flow is not interrupted.

Increased Link Capacity


The performance is improved because the capacity of an aggregated link is higher than each
individual link alone.
Standard LAN technology provides data rates of 10 Mb/s, 100 Mb/s, and 1000 Mb/s. Link
Aggregation can fill the gaps of these available data rates when an intermediate performance level is more appropriate; a factor of 10 increase may be overkill in some environments.
If a higher capacity than 1000 Mb/s is needed, the user can group several SysKonnect
1000 Mb/s adapters together to form a high speed connection and additionally benefit from
the failover function the SysKonnect driver for Link Aggregation supports. This provides migration to 10 Gigabit Ethernet solutions which are not yet available.

Aggregating replaces Upgrading


If the link capacity is to be increased, there are usually two possibilities: either upgrade the
native link capacity or use an aggregate of two or more lower-speed links (if provided by the
cards manufacturer). Upgrades typically occur in factors of 10. In many cases, however, the
device cannot take advantage of this increase. A performance improvement of 1:10 is not
achieved, moreover the bottleneck is just moved from the network link to some other element within the device. Thus, the performance will always be limited by the weakest link, the
end-to-end connection.

Link Aggregation according to IEEE 802.3ad

1 Why Link Aggregation?

Link aggregation may be less expensive than a native speed upgrade and yet achieve a
similar performance level. Both the hardware costs for a higher speed link and the equivalent
number of lower speed connections have to be balanced to decide which approach is the
most advantageous.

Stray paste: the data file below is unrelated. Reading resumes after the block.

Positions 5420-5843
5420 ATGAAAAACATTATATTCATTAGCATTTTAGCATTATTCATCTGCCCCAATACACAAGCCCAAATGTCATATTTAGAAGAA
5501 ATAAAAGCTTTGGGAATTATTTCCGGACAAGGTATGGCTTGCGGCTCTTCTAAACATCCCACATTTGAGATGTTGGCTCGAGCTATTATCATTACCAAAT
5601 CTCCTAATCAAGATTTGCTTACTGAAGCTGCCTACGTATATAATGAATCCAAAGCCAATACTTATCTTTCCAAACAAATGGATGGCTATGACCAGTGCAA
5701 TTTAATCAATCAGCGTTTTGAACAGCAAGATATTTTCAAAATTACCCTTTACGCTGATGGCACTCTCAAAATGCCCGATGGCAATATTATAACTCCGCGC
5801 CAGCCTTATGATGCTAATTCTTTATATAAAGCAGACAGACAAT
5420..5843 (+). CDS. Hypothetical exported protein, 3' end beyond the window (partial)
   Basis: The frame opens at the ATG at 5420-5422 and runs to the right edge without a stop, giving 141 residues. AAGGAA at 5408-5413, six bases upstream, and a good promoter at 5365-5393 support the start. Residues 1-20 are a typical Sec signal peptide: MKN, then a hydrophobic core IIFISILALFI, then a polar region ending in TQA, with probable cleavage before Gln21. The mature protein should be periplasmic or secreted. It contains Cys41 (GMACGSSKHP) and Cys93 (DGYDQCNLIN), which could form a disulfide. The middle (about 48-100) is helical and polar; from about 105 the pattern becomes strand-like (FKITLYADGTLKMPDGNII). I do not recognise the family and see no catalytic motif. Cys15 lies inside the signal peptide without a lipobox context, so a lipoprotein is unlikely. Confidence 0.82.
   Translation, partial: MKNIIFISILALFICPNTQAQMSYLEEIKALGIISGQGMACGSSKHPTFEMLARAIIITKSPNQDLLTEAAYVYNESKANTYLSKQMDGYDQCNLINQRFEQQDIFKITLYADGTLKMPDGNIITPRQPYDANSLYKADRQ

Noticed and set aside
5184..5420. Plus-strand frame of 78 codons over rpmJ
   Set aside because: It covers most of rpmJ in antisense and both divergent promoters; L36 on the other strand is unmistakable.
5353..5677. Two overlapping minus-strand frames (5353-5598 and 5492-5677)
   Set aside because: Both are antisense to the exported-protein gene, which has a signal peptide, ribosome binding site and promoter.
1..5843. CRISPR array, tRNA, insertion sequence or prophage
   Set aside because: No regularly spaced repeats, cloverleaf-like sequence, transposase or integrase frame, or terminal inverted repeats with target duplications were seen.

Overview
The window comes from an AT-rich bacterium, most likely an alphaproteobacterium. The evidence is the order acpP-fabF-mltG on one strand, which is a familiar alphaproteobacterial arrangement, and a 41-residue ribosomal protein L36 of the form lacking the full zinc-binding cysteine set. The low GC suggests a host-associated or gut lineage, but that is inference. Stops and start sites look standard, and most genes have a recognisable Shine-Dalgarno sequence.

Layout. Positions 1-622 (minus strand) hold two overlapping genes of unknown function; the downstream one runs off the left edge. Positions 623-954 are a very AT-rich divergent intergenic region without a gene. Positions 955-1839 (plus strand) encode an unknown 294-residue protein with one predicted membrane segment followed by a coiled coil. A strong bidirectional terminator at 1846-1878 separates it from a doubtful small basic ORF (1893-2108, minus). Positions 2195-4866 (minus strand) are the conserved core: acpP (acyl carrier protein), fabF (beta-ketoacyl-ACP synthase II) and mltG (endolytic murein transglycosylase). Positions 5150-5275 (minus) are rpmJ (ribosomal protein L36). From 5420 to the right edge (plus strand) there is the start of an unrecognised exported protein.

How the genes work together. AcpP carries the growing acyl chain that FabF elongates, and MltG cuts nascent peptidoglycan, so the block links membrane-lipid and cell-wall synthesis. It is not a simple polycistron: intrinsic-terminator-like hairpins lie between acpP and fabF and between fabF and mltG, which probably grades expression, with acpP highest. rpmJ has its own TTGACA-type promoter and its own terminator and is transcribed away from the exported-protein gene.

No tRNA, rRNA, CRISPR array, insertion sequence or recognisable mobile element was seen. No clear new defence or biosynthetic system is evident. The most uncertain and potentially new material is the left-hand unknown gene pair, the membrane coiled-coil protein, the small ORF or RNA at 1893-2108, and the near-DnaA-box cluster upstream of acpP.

Sometimes link aggregation may even be the only means to improve performance when the
highest data rate available on the market is not sufficient.
Many network administrators have experienced that upgrading the network hardware (e.g.,
switching from 10 Mb/s network adapters to 100 Mb/s network adapters), in the end, led to a
performance improvement much less than the 10:1 ratio implied by the hardware change (or
perhaps no improvement at all!).
Whether an aggregated link actually yields a performance improvement commensurate with
the number of links provided depends to a great extent on network traffic patterns and the
algorithm used by the devices to distribute frames among aggregated links. To the extent
that traffic can be distributed uniformly across the links, the effective capacity will increase as
desired. If the traffic and distribution algorithm is such that a few links carry the bulk of the
traffic while others go nearly idle, the improvement will be less than anticipated.

2 Types of Link Aggregation


There are a number of situations where Link Aggregation is commonly deployed:

Switch-to-switch connections
Switch-to-station (server or router) connections
Station-to-station connections

The following figure shows the different uses.

Figure 1. Aggregated links

Switch-to-Switch Connections
In this scenario, multiple workgroups are joined to form one aggregated link. By aggregating
multiple links, the higher speed connections can be achieved without hardware upgrade.
Example

In Figure 2, two switches are shown which are connected using four 1000 Mb/s links. If one
link fails between these two switches, the other links in the link aggregation group take over
the traffic and the connection is maintained.

Figure 2. Switch-to-switch connection

Link Aggregation according to IEEE 802.3ad

2 Types of Link Aggregation

This configuration reduces the number of ports available for connection to external devices.
Aggregation thus implies a trade-off between port usage and additional capacity for a given
device pair.

Switch-to-Station (Server or Router) Connections


Most server platforms can saturate a single 100 Mb/s link with many of the applications
available today. Thus, link capacity becomes the limiting factor for overall system performance.
Example

In Figure 3, two servers are shown, each connected to a switch using four 100 Mb/s links. In
this application, link aggregation is used to improve performance for the link-constrained station. By aggregating multiple links, better performance is achieved without requiring a hardware upgrade to either the server or the switch. Aggregation on the server side can generally
be achieved through software changes in the device driver for the LAN interface(s).